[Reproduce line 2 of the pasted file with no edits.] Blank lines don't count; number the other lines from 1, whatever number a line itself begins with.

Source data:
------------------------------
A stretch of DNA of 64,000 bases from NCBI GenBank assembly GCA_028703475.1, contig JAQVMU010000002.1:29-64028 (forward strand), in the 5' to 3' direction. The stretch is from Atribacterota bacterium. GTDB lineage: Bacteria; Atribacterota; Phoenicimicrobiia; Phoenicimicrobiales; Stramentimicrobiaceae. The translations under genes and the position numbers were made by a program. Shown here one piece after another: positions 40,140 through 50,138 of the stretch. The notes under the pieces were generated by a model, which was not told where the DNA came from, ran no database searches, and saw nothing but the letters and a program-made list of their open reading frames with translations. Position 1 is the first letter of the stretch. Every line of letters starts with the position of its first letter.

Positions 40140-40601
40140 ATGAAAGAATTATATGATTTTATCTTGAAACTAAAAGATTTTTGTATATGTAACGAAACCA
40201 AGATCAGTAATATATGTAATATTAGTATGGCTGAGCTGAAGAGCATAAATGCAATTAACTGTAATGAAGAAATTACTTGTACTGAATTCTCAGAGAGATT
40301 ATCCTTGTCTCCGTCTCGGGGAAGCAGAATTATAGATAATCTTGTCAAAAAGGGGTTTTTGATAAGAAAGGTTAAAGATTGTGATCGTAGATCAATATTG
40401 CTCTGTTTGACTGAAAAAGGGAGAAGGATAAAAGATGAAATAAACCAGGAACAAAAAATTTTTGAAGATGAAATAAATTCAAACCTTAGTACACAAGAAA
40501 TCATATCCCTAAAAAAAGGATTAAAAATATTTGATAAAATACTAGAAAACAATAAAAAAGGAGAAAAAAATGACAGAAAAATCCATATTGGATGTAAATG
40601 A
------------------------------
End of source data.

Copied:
Positions 40140-40601